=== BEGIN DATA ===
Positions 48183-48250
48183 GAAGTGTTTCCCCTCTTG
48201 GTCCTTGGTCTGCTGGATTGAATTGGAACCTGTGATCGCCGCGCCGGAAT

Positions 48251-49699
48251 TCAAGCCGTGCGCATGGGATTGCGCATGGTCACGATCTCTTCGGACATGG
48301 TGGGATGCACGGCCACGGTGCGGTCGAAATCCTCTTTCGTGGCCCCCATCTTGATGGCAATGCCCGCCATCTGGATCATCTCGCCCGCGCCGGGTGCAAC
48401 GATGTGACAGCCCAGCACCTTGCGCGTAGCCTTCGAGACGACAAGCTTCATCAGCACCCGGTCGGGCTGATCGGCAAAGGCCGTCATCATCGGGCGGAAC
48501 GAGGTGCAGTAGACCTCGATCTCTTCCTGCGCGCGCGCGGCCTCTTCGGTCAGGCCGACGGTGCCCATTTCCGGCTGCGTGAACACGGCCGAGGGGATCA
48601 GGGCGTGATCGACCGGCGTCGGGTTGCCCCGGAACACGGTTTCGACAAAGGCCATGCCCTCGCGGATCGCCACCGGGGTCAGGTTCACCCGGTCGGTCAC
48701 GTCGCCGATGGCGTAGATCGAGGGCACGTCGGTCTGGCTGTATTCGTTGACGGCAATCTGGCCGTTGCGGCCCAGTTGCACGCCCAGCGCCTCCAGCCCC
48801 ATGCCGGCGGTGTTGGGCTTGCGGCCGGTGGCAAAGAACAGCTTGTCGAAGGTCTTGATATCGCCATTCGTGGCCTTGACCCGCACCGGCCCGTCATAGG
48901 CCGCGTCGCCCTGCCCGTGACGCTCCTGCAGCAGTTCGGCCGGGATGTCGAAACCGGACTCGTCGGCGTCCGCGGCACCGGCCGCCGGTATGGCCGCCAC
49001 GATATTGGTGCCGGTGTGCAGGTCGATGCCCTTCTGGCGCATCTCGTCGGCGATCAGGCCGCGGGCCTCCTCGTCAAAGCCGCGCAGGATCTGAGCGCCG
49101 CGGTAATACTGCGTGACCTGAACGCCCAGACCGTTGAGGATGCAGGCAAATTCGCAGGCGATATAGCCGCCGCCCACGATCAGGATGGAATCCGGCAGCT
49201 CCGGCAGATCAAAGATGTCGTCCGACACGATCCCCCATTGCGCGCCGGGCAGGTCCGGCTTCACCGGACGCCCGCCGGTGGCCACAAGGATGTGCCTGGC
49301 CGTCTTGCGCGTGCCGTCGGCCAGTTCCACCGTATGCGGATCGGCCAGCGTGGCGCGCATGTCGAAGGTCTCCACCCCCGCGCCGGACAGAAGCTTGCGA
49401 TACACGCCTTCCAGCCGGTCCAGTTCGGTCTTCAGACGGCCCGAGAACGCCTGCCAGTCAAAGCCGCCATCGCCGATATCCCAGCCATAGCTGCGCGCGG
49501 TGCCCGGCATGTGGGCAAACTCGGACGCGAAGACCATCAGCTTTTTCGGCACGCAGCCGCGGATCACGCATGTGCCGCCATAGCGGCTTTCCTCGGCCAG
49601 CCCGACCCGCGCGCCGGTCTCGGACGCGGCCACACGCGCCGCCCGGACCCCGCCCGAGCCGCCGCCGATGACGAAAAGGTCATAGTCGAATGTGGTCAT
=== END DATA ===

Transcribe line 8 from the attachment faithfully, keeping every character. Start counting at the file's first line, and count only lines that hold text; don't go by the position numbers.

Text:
48501 GAGGTGCAGTAGACCTCGATCTCTTCCTGCGCGCGCGCGGCCTCTTCGGTCAGGCCGACGGTGCCCATTTCCGGCTGCGTGAACACGGCCGAGGGGATCA